Response to “What you heard from him was the real thing.” Metro, Feb. 13
The saddest news I received lately was of the death of my former WRNG radio colleague Bob Hanson, also known as Ludlow Porch. Of gentle spirit and expansive wit, Ludlow occupied the center of a spectrum of laudable talk show hosts, flanked to the left by Peg Nugent and to the right by Neal Boortz. My newsroom window looked into Ludlow’s studio and often, while giving the news, I had to choke back guffaws over something Ludlow just said on the air. When one of my spoof commercials ran during his show, Ludlow honored me with, “There’s a sitcom in him somewhere!” That was in the late 1970s.
WRNG radio was a place where wit, intellect, friendship and commerce flourished together. Never before (or after) have I been privileged to work in such a unique broadcasting environment, and Bob Hanson contributed mightily to that atmosphere.
Joel Newman, Newport, R.I.
Government spending is out of control
Cynthia Tucker’s “Pregnant with hypocrisy” (Opinion, Feb. 13) begins with stating a premise of a half-truth and builds on it to accomplish her goal: to make conservatives the bad guys. She claimed that in last November’s elections, independent voters were disappointed or angry with Democrats because of a “stubbornly high unemployment rate.” However, she omitted out-of-control government spending (which included ObamaCare, the massive entitlement program that was rammed down the throats of the majority of Americans who objected to it).
Tucker continued with justifying more government spending by criticizing John Boehner (and conservatives) for favoring a ban on federal funding for abortions and the distribution of contraceptives. The key words are “federal funding.” It is obvious she does not understand government spending has run amok, and she is totally unaware America has gotten into financial trouble recently because of those who lack personal responsibility.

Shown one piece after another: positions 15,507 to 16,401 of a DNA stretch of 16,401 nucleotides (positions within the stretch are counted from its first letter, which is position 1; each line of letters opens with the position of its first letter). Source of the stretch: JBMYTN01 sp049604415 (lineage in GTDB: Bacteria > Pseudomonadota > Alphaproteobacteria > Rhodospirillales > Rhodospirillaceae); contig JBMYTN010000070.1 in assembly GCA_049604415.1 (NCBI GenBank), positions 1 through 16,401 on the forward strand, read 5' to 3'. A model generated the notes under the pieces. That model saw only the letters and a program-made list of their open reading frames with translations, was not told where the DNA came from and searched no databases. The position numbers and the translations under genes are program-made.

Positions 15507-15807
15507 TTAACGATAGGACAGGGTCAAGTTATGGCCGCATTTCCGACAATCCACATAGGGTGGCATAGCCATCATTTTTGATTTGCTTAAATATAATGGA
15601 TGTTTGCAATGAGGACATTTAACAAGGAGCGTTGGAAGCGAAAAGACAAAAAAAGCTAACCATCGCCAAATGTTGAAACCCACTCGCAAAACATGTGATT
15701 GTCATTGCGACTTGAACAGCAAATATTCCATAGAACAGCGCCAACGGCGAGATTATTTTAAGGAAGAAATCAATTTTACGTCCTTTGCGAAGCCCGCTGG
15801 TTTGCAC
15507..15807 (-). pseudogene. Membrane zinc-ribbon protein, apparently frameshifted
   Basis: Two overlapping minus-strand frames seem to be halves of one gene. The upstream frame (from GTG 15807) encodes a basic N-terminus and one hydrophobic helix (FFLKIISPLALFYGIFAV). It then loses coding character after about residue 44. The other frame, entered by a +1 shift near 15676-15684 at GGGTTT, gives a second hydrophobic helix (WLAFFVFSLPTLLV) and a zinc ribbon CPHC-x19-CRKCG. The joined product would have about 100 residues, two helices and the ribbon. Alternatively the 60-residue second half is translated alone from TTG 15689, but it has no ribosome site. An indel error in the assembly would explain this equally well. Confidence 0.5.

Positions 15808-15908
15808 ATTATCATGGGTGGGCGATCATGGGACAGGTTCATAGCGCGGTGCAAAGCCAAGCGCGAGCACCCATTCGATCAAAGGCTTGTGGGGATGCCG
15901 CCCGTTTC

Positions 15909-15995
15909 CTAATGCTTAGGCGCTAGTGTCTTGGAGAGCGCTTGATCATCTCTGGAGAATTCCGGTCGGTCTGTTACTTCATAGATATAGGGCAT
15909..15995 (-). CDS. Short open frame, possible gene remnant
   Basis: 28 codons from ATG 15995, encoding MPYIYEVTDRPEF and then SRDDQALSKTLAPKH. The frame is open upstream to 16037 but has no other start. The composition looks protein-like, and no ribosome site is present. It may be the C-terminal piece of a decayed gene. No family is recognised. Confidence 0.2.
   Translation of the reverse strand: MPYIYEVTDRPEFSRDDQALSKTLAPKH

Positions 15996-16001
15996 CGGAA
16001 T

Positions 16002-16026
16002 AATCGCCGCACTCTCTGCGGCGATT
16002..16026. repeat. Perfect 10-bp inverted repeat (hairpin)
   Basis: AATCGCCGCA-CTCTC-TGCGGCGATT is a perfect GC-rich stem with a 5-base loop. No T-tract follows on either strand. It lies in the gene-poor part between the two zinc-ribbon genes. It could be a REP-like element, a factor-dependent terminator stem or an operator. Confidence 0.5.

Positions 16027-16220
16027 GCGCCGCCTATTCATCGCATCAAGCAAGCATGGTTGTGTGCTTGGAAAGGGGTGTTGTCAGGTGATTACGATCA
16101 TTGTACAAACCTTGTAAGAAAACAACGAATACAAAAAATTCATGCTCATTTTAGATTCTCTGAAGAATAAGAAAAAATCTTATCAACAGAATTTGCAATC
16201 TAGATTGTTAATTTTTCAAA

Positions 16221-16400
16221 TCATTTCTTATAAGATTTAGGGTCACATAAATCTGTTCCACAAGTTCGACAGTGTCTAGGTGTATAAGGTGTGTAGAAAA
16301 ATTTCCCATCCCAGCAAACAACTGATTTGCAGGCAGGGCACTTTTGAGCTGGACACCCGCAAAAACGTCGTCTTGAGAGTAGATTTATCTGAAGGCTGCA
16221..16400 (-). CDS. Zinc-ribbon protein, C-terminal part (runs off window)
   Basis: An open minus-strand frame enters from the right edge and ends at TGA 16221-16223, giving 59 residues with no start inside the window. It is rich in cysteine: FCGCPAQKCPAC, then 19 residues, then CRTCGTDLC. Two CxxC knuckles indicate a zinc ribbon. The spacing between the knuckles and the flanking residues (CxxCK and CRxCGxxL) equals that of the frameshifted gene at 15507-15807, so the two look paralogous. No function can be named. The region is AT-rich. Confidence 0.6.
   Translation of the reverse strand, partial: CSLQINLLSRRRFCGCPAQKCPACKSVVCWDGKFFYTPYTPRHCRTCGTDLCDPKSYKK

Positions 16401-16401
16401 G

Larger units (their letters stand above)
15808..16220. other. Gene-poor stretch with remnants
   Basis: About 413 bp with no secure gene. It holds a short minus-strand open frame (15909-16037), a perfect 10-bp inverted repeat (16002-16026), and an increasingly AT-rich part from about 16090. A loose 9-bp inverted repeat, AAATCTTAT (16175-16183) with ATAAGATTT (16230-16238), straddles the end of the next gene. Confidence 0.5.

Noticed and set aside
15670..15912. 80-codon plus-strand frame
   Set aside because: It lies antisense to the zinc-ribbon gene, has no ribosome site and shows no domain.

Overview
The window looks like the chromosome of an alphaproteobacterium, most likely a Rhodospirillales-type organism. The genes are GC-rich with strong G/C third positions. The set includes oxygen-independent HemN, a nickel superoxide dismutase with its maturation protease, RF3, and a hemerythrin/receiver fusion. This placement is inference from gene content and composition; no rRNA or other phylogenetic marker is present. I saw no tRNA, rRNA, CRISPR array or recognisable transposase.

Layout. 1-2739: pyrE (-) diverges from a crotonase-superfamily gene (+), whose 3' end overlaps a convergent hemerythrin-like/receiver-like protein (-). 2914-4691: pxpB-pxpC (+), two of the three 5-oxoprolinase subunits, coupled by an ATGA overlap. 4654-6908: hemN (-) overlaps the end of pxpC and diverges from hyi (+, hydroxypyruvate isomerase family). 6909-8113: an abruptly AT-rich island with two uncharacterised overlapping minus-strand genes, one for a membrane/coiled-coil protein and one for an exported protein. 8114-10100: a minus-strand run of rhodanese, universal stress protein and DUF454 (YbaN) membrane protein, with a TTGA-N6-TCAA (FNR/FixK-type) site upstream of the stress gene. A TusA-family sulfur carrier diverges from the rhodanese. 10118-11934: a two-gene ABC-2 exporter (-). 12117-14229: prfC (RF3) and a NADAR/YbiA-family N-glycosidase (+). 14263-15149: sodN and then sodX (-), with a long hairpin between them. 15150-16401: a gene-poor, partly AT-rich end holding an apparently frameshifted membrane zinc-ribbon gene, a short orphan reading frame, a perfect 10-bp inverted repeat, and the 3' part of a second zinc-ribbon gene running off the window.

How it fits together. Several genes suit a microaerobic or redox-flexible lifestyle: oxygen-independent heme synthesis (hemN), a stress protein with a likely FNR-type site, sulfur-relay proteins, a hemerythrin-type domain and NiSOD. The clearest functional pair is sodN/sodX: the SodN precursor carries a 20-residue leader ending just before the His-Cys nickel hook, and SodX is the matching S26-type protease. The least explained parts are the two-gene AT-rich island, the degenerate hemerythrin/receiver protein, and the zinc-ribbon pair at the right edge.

Sy Davis, Cumming
Power and riches are in the fight, not the victory
In Cynthia Tucker’s column “Pregnant with hypocrisy” (Opinion, Feb. 13), she comments about the contradictions of anti-abortion groups that care about the unborn but oppose family planning programs, whose work in providing contraceptives and education will reduce the number of abortions in our country. She concludes that “they’d rather keep fighting the same old battles.”
The anti-abortion groups know that wealth and power come not from winning the battle, but from fighting it. If the problem goes away, their power goes away. The anti-abortion groups learned from the anti-drinking groups: Once the 18th Amendment was passed, they faded away. They are not about to make the same mistake.
Abraham A. Taché, Dunwoody
Wish more were willing to buck partisan blame
I read with interest the article by Jim Galloway regarding the new role that Sen. Saxby Chambliss is taking on in Washington (“Chambliss’ new role in secret Washington,” Metro, Feb. 13). His disagreement with Newt Gingrich and Sarah Palin is very refreshing.
Someone from outside the Democratic Party is not seeing eye to eye with the politically motivated views of these two. They do not let any opportunity go by without finding fault in anything done by President Barack Obama and/or his administration. It is really a shame that these two put their own interests (running for president in 2012) above the interests of the country, let alone fudging facts to suit their point of view.
It is really a sad state that many of our politicians (both Republicans and Democrats) have reached, in blaming the other without really offering any clue as to what they would do differently from whichever administration happens to be in Washington.
Tony Awad, Alpharetta
Don’t put toys on roads; donate them to hospitals
I have no problem with the concept of roadside memorials in general, especially the laying of flowers, which has been symbolic throughout history to honor both happy and tragic events. However, I’m always puzzled at the placement of stuffed animals and toys — not because of the thought behind this, but that it seems such a waste.
I would suggest that those who wish to honor their loved ones in this way consider donating these items to a children’s hospital in memory of the deceased. They would be appreciated, and some comfort could be taken from the fact that they were put to good use.
Betty Ballinger, Tucker
The Lord’s Day? For many, it isn’t Sunday
Georgia’s Christian Coalition (and other readers) have it wrong when it comes to Sunday alcohol sales. It is sanctimonious to assume that Sunday is the Lord’s Day for all people of faith. For thousands of Georgians who are Jewish, Saturday is the “Lord’s Day.”
And God gave man free will to choose in every aspect of life. Who are our elected officials to play a role that God does not assume?
Vince Reynolds, Roswell